Blog Archive: April 2008
The Hyacinth Macaw is the largest flying parrot species in the world (the larger Kakapo of New Zealand is flightless) and has one of the strongest beaks relative to its size in the known bird world. Unfortunately, these beautiful South American birds are endangered due to high levels of poaching and smuggling for pet trade. They are further threatened by increased commercial sale of feather art and habitat loss from human development. The Hyacinth Macaw is the latest bird to be cutified as a Birdorable. Begun in 1990 by the biologist Neiva Guedes, the Hyacinth Macaw Project in Brazil has monitored about 3,000 individuals over an area of 400,000 hectares in the Pentanal region of Mato Grosso do Sul. The project is involved in the research, management and conservation of the species. In carrying these out, biologists, veterinarians, field workers, ranchers and university students share in activities ranging from technical studies on reproduction, behavior, and habitat to environmental education.
The Golden-collared Macaw is a small species of macaw native to central South America. Its main population occurs in the Pantanal of Brazil, northern Argentina, northern Paraguay and most of northern and eastern Bolivia. A second disjunct population occurs in far north-eastern Mato Grosso, south-eastern Pará and western Tocantins in Brazil. The bird has been featured on stamps in Bolivia and Argentina:
This is our cute Birdorable version of the Golden-collared Macaw:
Since February we've been getting new visitors to our backyard: a pair of European Goldfinches. In the beginning just one came to feed from a bag of nuts we have hung up in a tree. After a few days he brought his mate along and since then they've come by almost every day:
These birds are quite common here in the Netherlands but we never had one in our backyard before. This brings the total number of birds that have visited us here to twelve: Goldfinch, Chaffinch, Jackdaw, Black Bird, Great Tit, Blue Tit, House Sparrow, Collared Dove, Herring Gull, Magpie, Robin and Starling. European Goldfinches are named 'Putter' or 'Distelvink' in Dutch. The latter translates as 'Thistle Finch' for it likes to eat small seeds like thistle seeds. What's funny is that we have a feeder full of thistle seeds in our backyard but we've never seen our two Goldfinches eat from it; they always go straight for the nuts! After seeing the cute Goldfinches in our yard we've added the species to this website. Check out our Birdorable version of the European Goldfinch.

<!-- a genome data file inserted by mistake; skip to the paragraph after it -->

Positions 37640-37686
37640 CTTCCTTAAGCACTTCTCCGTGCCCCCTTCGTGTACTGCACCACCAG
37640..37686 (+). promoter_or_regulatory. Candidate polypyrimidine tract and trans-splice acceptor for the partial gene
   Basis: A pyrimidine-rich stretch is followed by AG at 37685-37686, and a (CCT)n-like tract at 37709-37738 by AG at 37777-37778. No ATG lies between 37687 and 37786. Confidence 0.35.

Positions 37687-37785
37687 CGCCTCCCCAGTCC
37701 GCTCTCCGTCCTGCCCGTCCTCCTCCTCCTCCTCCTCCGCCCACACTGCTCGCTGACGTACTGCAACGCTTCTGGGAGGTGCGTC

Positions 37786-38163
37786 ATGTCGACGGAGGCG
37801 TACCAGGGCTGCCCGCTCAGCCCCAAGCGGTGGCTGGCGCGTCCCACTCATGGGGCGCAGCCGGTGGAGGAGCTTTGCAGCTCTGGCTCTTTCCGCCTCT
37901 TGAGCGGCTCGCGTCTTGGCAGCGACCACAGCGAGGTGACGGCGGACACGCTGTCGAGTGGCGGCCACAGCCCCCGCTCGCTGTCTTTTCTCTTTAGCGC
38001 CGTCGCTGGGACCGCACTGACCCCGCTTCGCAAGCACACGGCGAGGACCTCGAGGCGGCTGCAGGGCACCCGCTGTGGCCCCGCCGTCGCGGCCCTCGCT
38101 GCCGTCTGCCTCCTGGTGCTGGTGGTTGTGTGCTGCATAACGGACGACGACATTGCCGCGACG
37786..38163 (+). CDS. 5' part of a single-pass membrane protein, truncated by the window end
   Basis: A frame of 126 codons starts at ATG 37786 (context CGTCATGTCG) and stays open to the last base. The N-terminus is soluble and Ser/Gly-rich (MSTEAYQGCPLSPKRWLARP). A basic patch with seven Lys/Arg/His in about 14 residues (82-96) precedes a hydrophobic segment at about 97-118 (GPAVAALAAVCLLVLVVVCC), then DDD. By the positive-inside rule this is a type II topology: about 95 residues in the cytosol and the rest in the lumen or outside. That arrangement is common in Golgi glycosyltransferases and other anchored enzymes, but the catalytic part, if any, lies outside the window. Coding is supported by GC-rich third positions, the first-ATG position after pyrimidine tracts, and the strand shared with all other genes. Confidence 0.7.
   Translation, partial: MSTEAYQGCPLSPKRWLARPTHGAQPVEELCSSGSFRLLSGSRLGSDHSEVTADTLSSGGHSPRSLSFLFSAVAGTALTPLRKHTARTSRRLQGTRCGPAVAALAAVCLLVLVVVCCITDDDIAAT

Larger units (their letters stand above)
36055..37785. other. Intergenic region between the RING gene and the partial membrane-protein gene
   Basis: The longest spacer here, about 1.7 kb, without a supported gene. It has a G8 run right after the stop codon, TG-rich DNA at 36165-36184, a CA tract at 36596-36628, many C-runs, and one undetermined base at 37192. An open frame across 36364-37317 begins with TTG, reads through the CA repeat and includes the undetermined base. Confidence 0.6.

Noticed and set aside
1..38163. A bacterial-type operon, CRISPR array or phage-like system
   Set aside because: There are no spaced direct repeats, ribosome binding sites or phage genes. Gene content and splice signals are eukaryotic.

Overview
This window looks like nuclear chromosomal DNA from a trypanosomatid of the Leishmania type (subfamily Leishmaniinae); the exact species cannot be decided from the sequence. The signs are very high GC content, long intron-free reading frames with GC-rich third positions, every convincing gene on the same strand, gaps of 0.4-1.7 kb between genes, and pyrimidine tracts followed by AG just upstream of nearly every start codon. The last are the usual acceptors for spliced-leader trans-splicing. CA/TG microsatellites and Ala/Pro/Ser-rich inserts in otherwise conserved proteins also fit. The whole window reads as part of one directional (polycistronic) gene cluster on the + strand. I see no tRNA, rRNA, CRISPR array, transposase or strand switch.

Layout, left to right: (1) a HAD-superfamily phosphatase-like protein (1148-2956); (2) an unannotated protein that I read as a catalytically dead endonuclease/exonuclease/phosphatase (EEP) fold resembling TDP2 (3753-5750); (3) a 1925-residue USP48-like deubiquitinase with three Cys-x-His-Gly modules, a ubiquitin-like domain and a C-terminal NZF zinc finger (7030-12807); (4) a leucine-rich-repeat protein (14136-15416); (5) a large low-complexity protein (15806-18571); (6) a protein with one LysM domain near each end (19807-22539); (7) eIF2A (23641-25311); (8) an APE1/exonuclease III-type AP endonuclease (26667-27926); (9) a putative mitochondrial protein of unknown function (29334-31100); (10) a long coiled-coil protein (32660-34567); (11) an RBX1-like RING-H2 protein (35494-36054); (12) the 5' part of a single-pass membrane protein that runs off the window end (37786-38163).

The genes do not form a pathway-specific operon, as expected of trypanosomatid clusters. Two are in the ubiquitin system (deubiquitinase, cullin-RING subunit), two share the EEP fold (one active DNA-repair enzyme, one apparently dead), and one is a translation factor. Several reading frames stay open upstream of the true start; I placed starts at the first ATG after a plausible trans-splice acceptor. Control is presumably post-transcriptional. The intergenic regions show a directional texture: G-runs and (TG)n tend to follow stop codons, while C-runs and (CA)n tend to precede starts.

Two weeks from today is Earth Day. April 22 marks the anniversary of the birth of the modern environmental movement in 1970, when on April 22th twenty million Americans took to the streets to demonstrate for a healthy, sustainable environment. Thousands of colleges and universities organized protests against the deterioration of the environment. The Earth's area covered by rainforests is rapidly shrinking as rainforests have been subjected to heavy logging and agricultural clearance throughout the 20th century. Thousands of species are being driven to extinction each year due to the removal of habitat with destruction of the rainforests. :( Show your rainforest support with this Birdorable design featuring the South American Keel-billed Toucan:
Check out all our Birdorable Support a Cause designs.
When we announce a new Birdorable on this blog we often make a fun photo with the bird in its original setting. Here's a collection of some of these Birdorable snapshots that were earlier published on this blog. Which one do you like best? There's actually a Desktop Wallpaper with some of these.
The Hooded Crow, also known as the Hoodiecrow, Scotch Crow, Danish Crow or Grey Crow, lives across Europe and Asia. They are colored grey with black heads, wings and tails. This is our totally cute Birdorable version of the Hooded Crow: